The device of the present invention can be used similar to a standard pen, in that it can be held in the hand and manipulated to as if to draw, trace or write text or graphics according to the users intentions and abilities. Additionally or alternatively, graphics (e.g., text) may also be downloaded/uploaded from an external or attached device, or typed via an integrated keypad into the device memory. The user has the option to use the device to project what has been recorded onto a surface, for example by means of rapid deflection or manipulation of a laser beam path.

A “surface” or “plane” on which a pattern is projected or displayed is a surface of any geometry, whether flat or not, may and may not be stationary, may be a surface of a certain object (e.g., a person's back), and may be a “virtual” surface in air space.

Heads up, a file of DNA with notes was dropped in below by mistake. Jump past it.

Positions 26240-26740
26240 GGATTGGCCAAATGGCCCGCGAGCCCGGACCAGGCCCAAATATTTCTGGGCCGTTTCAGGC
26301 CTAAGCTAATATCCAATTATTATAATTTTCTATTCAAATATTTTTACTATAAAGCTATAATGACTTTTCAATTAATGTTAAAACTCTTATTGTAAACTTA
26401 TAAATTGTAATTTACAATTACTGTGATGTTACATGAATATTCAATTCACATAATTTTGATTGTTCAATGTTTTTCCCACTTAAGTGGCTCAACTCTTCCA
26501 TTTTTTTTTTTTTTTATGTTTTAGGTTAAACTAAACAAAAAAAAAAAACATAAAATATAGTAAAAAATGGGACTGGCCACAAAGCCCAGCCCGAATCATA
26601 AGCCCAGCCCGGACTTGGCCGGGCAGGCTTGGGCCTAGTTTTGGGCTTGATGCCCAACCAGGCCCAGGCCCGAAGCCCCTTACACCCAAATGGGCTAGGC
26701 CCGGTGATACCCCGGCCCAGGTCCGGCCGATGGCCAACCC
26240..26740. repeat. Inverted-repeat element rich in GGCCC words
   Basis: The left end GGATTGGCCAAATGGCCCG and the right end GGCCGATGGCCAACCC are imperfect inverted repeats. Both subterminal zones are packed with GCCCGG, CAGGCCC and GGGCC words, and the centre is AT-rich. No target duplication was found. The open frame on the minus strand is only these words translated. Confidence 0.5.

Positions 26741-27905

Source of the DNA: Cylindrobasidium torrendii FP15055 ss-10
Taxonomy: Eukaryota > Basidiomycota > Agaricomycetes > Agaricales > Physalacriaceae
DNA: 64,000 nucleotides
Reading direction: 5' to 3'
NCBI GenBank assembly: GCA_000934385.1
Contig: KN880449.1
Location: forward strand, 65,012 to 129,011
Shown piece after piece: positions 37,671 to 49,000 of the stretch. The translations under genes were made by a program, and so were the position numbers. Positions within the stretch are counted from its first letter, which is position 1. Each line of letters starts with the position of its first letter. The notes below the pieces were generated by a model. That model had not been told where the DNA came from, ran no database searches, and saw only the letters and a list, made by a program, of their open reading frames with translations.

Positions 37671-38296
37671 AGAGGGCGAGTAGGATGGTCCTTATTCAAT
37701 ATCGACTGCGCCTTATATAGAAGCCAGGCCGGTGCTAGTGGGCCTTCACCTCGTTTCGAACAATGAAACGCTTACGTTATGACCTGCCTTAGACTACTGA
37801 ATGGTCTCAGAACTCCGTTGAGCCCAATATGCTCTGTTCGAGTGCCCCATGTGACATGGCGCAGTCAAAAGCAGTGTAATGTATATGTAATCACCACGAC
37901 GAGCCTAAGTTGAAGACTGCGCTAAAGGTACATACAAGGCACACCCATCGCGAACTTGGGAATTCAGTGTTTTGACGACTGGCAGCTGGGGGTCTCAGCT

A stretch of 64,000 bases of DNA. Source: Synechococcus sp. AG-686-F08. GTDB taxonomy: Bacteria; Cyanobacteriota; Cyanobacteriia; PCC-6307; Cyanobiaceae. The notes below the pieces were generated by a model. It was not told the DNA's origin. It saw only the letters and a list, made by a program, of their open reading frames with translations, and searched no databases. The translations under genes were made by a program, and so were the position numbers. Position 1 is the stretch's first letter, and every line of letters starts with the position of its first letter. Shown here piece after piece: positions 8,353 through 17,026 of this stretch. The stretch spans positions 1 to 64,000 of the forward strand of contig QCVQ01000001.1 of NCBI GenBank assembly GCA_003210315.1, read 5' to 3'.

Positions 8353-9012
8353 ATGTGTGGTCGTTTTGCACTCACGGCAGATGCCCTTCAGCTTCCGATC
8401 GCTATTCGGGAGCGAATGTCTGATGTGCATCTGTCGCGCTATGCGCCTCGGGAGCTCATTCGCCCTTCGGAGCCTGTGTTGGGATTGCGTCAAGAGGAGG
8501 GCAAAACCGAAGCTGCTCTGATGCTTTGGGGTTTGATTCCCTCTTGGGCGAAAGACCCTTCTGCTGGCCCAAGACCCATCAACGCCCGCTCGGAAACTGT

Thus, according to one broad aspect of the present invention, there is provided a method for use in communication between two or more parties, the method comprising: identifying a pattern input at a first party side and generating data indicative of the input pattern, and using said data indicative of the input pattern for operating an illumination process to create an illuminated pattern, indicative of said input pattern, on at least one surface exposed to at least one of said two or more party sides.